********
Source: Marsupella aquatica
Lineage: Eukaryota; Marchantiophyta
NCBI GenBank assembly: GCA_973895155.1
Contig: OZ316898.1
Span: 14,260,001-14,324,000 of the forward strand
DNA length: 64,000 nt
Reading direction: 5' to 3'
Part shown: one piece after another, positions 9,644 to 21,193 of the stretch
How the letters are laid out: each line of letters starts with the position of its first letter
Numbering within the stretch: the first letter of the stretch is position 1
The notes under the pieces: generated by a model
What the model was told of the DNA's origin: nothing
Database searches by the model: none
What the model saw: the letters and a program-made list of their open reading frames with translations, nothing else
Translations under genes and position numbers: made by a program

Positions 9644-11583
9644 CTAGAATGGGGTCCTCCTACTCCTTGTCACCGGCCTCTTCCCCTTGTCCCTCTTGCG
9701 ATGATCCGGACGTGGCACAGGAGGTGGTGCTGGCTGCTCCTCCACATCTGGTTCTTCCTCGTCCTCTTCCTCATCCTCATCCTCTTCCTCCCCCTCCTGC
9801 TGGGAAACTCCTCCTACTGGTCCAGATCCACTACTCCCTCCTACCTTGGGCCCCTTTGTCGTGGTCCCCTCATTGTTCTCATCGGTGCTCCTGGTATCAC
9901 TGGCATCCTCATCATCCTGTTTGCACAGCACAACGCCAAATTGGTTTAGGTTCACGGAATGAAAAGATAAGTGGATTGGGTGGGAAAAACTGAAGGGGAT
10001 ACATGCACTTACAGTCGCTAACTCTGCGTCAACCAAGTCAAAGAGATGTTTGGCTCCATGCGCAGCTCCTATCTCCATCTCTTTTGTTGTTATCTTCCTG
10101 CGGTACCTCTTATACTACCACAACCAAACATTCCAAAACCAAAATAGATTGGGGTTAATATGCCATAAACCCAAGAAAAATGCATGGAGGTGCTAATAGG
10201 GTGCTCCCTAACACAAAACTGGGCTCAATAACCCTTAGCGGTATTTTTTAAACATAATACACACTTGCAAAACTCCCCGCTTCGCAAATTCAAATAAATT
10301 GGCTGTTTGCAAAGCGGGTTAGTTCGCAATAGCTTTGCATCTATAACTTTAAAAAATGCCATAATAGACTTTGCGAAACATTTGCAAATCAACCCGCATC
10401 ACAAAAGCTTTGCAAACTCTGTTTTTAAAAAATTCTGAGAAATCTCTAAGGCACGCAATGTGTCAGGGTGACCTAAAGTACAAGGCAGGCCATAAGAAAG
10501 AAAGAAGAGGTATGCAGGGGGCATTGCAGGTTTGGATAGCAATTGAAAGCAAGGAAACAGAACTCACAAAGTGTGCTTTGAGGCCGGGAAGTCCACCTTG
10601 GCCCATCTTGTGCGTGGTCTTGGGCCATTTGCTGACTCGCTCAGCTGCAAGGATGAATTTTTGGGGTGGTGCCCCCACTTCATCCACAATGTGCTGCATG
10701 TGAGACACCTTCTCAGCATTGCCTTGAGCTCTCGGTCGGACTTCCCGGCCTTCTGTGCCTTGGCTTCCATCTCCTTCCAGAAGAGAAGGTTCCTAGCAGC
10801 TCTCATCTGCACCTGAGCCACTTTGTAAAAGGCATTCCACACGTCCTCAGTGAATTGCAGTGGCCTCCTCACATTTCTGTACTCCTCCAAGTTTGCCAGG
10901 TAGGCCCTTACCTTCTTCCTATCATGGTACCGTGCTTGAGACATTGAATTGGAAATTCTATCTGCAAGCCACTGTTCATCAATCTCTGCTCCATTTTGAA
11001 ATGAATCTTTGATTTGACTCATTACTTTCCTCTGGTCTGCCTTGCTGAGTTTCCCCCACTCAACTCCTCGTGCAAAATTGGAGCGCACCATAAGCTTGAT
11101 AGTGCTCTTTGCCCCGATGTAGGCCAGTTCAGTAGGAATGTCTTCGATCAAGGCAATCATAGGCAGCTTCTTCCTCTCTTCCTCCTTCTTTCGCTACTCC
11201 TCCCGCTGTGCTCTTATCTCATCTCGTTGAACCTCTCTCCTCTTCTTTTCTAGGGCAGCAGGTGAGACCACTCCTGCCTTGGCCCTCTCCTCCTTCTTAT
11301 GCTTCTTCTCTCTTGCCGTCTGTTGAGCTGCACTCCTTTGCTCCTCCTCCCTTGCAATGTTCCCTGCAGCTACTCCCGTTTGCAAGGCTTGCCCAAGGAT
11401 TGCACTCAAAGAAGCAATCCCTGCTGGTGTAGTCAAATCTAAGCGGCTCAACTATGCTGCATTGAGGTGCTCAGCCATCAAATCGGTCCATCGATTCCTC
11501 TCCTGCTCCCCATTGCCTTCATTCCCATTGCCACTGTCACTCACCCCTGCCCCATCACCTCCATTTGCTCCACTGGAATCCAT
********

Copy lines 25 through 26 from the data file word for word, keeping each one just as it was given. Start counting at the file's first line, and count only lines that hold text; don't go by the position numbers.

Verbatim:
10401 ACAAAAGCTTTGCAAACTCTGTTTTTAAAAAATTCTGAGAAATCTCTAAGGCACGCAATGTGTCAGGGTGACCTAAAGTACAAGGCAGGCCATAAGAAAG
10501 AAAGAAGAGGTATGCAGGGGGCATTGCAGGTTTGGATAGCAATTGAAAGCAAGGAAACAGAACTCACAAAGTGTGCTTTGAGGCCGGGAAGTCCACCTTG